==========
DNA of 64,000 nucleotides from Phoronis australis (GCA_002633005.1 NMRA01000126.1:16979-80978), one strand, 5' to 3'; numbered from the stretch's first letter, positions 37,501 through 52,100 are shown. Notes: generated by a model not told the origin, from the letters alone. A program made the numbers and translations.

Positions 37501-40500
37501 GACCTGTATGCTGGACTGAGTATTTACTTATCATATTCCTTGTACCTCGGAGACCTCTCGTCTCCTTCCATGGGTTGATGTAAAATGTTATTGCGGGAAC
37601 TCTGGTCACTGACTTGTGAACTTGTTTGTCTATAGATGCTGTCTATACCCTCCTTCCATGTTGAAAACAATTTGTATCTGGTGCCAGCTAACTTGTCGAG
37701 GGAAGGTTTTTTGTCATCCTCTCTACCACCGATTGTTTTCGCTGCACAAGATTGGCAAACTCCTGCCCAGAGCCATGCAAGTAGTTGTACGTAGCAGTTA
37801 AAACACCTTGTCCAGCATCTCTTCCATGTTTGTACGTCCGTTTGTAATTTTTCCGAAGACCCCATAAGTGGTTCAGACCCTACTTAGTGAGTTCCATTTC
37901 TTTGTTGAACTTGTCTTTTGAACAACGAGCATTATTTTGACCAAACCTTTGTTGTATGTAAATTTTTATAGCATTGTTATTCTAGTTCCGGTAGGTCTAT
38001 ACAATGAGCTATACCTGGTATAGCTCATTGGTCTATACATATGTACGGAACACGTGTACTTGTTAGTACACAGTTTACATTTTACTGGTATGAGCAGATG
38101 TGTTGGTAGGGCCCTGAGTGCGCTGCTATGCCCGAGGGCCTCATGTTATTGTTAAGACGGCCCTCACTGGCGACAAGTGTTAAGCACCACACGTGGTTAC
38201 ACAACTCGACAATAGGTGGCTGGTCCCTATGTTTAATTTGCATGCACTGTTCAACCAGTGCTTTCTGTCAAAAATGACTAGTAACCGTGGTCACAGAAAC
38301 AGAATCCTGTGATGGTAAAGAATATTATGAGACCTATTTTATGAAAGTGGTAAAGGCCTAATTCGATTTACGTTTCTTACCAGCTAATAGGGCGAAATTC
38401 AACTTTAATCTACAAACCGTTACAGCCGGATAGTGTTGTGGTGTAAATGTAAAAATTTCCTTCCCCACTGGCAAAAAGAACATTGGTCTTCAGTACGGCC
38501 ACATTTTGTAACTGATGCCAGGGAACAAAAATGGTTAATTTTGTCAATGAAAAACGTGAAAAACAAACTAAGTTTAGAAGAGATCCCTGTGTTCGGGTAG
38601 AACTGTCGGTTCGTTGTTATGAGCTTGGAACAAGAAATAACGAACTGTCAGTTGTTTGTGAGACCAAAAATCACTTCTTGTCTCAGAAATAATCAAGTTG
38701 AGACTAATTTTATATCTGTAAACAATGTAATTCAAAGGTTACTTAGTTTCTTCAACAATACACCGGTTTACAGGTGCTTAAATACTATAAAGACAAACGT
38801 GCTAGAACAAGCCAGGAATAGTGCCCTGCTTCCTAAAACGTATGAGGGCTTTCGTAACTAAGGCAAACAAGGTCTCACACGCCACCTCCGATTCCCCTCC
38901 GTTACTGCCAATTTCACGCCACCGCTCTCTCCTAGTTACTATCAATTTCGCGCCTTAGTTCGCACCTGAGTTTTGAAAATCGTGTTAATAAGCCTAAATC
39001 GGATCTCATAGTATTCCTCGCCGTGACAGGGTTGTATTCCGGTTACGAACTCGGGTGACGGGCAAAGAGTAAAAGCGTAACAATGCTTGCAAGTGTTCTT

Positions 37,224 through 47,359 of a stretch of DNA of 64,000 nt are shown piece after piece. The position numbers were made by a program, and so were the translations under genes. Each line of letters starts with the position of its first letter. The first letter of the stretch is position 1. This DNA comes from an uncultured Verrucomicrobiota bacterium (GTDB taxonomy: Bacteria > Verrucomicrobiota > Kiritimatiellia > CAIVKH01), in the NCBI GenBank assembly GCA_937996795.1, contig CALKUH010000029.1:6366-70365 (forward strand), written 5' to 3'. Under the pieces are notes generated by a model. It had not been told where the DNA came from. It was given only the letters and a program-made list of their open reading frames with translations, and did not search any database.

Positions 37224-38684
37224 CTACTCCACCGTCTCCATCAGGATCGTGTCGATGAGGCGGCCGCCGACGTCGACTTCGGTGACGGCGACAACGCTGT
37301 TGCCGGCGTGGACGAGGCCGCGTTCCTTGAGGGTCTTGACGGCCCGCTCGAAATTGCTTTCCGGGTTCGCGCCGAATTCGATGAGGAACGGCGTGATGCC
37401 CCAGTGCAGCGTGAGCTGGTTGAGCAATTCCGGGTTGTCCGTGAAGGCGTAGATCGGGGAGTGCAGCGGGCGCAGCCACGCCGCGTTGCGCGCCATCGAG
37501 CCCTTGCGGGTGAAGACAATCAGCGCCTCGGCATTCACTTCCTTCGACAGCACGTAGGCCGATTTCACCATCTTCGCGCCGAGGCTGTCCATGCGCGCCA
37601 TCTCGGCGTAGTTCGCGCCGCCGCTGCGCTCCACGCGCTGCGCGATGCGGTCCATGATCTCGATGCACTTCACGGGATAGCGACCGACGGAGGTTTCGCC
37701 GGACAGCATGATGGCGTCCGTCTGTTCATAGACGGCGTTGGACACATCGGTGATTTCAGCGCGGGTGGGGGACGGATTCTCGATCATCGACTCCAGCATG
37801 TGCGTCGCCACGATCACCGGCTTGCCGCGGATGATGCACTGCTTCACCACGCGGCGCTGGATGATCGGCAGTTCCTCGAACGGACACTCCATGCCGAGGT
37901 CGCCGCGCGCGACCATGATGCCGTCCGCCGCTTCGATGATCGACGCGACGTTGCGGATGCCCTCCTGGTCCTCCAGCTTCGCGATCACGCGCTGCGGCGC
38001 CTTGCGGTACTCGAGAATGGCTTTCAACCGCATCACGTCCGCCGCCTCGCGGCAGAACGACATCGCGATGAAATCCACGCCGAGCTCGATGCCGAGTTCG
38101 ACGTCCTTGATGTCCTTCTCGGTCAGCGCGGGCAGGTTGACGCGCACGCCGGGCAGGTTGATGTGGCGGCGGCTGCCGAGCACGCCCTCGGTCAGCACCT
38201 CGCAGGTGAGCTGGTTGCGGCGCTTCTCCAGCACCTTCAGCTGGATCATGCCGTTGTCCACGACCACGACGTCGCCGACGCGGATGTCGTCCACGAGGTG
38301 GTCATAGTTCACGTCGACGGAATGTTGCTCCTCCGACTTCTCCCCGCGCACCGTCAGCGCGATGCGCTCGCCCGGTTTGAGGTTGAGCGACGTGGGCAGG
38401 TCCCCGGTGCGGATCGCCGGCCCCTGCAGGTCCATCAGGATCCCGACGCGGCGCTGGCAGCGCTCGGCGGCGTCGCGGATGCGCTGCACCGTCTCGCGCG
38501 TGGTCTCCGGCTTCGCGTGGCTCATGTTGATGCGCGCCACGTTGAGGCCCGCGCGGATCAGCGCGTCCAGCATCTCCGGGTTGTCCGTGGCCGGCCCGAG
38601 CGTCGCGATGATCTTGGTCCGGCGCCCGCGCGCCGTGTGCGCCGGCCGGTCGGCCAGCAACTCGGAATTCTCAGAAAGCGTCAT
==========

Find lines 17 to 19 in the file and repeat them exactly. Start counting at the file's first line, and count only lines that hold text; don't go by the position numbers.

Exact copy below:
38901 GTTACTGCCAATTTCACGCCACCGCTCTCTCCTAGTTACTATCAATTTCGCGCCTTAGTTCGCACCTGAGTTTTGAAAATCGTGTTAATAAGCCTAAATC
39001 GGATCTCATAGTATTCCTCGCCGTGACAGGGTTGTATTCCGGTTACGAACTCGGGTGACGGGCAAAGAGTAAAAGCGTAACAATGCTTGCAAGTGTTCTT

Positions 37,224 through 47,359 of a stretch of DNA of 64,000 nt are shown piece after piece. The position numbers were made by a program, and so were the translations under genes. Each line of letters starts with the position of its first letter. The first letter of the stretch is position 1. This DNA comes from an uncultured Verrucomicrobiota bacterium (GTDB taxonomy: Bacteria > Verrucomicrobiota > Kiritimatiellia > CAIVKH01), in the NCBI GenBank assembly GCA_937996795.1, contig CALKUH010000029.1:6366-70365 (forward strand), written 5' to 3'. Under the pieces are notes generated by a model. It had not been told where the DNA came from. It was given only the letters and a program-made list of their open reading frames with translations, and did not search any database.